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Jul 26 - Jul 26 2024

Versions of the Baroque

Host: Smithsonian Associates
Date: April 24th to May 22nd
The age of the Baroque coincides with the 17th century, one of the most transformational periods in European history. Despite the many variants of this style, its most salient features include emphasis on sensual richness, drama, movement, emotional exuberance, and a tendency to blur distinctions between the various arts.
These characteristics reflected important social and cultural developments. Most notable among them was the Counter-Reformation, or the response of the Catholic church to the threat of Protestantism. Another was the consolidation of monarchies, especially in countries like France and Spain, accompanied by a simultaneous growth of a powerful middle class in countries like Holland, which took on a new role in art patronage.
Finally, explorations around the globe and developments in science led to the expansion of intellectual horizons—as well as a new sense of doubt about the individual’s place in the larger world. Art historian Aneta Georgievska-Shine discusses the main currents of Baroque art in countries ranging from Italy and Spain to France and Holland.
10 –11 a.m.  Social and Cultural Context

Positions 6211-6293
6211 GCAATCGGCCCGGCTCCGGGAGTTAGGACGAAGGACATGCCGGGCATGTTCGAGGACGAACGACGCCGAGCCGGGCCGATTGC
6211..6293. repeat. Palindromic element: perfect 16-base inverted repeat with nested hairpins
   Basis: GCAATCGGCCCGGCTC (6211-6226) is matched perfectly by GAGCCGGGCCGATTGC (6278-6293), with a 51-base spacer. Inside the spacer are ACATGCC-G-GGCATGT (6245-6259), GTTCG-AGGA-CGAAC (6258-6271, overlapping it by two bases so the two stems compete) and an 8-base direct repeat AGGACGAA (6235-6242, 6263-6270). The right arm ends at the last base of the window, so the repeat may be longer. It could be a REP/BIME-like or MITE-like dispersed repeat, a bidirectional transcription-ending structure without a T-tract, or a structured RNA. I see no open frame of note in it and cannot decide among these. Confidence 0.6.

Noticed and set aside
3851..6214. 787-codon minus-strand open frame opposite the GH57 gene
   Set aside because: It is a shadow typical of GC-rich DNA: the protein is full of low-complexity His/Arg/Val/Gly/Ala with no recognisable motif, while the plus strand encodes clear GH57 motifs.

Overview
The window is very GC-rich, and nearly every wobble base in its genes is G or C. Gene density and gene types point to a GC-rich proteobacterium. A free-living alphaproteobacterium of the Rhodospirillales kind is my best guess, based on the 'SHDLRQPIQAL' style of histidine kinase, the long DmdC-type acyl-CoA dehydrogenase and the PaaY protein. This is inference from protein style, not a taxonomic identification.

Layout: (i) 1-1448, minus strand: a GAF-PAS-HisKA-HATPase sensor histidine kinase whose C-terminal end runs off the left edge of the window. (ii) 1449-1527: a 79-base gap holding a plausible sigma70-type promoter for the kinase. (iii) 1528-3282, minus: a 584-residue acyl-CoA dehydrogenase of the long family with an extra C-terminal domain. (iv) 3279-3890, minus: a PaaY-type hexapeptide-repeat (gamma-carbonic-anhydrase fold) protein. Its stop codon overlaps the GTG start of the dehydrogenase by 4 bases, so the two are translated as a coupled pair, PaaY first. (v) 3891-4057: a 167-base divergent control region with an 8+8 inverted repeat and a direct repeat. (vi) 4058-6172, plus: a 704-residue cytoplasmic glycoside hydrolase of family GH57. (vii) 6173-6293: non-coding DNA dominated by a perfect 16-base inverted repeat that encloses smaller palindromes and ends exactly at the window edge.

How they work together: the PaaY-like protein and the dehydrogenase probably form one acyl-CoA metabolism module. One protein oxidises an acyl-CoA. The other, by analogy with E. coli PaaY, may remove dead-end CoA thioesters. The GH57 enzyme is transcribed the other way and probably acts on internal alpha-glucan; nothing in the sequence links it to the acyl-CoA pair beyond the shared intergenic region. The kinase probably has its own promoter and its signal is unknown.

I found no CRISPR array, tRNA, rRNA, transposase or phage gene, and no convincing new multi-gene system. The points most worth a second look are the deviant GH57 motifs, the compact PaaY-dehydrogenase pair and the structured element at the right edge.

Situating the Baroque within the context of the political, philosophical, aesthetic, and scientific changes in 17th century Europe, this session provides an overview of its relationship to artistic antecedents, especially the Renaissance and Mannerism.
11:15 a.m.–12:15 p.m.  The Growth of the Baroque in Italy
The Baroque style experienced a tremendous flourishing in Italy, especially because of the patronage of the Catholic church. One of the movement’s key figures is arguably Caravaggio, whose unconventional approach to sacred as well as secular subjects led to both early recognition and severe criticism. His impact on the art of painting is comparable to that of Gian Lorenzo Bernini in sculpture and architecture. Georgievska-Shine examines some of the best-known works of these artists, as well as those of their contemporaries.
12:15­­–12:45 p.m.  Break
12:45–1:45 p.m. The Baroque in France and Spain
The spread of this movement beyond Italy was, in many ways, a result of increased travels of artists around the continent. The style of the greatest French painter of this period, Nicholas Poussin, was significantly impacted by his long stay in Italy. A similar influence can be seen in the works of the greatest painter of 17th-century Spain, Diego Velázquez. The session considers their works, as well as those of some of their most important contemporaries, from Giuseppe de Ribera to Claude Lorrain.
2–3 p.m.  The Baroque in the Low Countries
Some of the most important artistic developments in 17th century Europe happened in the Low Countries—present-day Belgium and Holland. As a result of the religious rifts and conflicts of the period, the visual culture in these two realms followed radically different directions, exemplified by Catholic artists like Rubens and Van Dyck in Flanders, and Rembrandt and Vermeer in the Dutch Protestant Republic. Georgievska-Shine looks at the most important contributions of these artists, as well as their peers.
  • Jul 26 - Jul 26 2024




Versions of the Baroque